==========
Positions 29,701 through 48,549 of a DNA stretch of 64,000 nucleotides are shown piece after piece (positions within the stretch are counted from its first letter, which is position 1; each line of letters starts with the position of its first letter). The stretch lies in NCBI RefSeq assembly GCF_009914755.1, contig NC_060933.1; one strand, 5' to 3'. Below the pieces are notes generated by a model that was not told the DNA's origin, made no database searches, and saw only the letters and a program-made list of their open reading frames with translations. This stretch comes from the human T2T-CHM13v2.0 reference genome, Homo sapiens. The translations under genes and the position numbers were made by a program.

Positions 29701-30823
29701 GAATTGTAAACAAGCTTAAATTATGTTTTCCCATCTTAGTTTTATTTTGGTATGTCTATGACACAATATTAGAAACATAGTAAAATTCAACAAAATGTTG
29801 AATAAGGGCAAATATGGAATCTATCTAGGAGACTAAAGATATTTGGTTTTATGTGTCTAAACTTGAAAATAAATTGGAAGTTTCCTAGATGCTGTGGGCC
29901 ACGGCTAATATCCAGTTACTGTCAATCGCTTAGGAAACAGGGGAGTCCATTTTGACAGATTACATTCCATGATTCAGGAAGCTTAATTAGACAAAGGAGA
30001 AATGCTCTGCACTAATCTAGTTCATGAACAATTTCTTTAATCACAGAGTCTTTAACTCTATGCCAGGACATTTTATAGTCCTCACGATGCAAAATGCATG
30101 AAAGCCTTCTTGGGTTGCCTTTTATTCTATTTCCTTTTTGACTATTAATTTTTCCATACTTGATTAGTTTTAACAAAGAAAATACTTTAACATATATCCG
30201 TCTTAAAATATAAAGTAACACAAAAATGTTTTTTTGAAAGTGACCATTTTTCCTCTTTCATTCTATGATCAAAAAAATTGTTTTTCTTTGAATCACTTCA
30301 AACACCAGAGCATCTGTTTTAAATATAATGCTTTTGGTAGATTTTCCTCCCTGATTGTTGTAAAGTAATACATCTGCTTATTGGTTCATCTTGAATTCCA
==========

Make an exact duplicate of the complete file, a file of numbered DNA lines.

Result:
Positions 29,701 through 48,549 of a DNA stretch of 64,000 nucleotides are shown piece after piece (positions within the stretch are counted from its first letter, which is position 1; each line of letters starts with the position of its first letter). The stretch lies in NCBI RefSeq assembly GCF_009914755.1, contig NC_060933.1; one strand, 5' to 3'. Below the pieces are notes generated by a model that was not told the DNA's origin, made no database searches, and saw only the letters and a program-made list of their open reading frames with translations. This stretch comes from the human T2T-CHM13v2.0 reference genome, Homo sapiens. The translations under genes and the position numbers were made by a program.

Positions 29701-30823
29701 GAATTGTAAACAAGCTTAAATTATGTTTTCCCATCTTAGTTTTATTTTGGTATGTCTATGACACAATATTAGAAACATAGTAAAATTCAACAAAATGTTG
29801 AATAAGGGCAAATATGGAATCTATCTAGGAGACTAAAGATATTTGGTTTTATGTGTCTAAACTTGAAAATAAATTGGAAGTTTCCTAGATGCTGTGGGCC
29901 ACGGCTAATATCCAGTTACTGTCAATCGCTTAGGAAACAGGGGAGTCCATTTTGACAGATTACATTCCATGATTCAGGAAGCTTAATTAGACAAAGGAGA
30001 AATGCTCTGCACTAATCTAGTTCATGAACAATTTCTTTAATCACAGAGTCTTTAACTCTATGCCAGGACATTTTATAGTCCTCACGATGCAAAATGCATG
30101 AAAGCCTTCTTGGGTTGCCTTTTATTCTATTTCCTTTTTGACTATTAATTTTTCCATACTTGATTAGTTTTAACAAAGAAAATACTTTAACATATATCCG
30201 TCTTAAAATATAAAGTAACACAAAAATGTTTTTTTGAAAGTGACCATTTTTCCTCTTTCATTCTATGATCAAAAAAATTGTTTTTCTTTGAATCACTTCA
30301 AACACCAGAGCATCTGTTTTAAATATAATGCTTTTGGTAGATTTTCCTCCCTGATTGTTGTAAAGTAATACATCTGCTTATTGGTTCATCTTGAATTCCA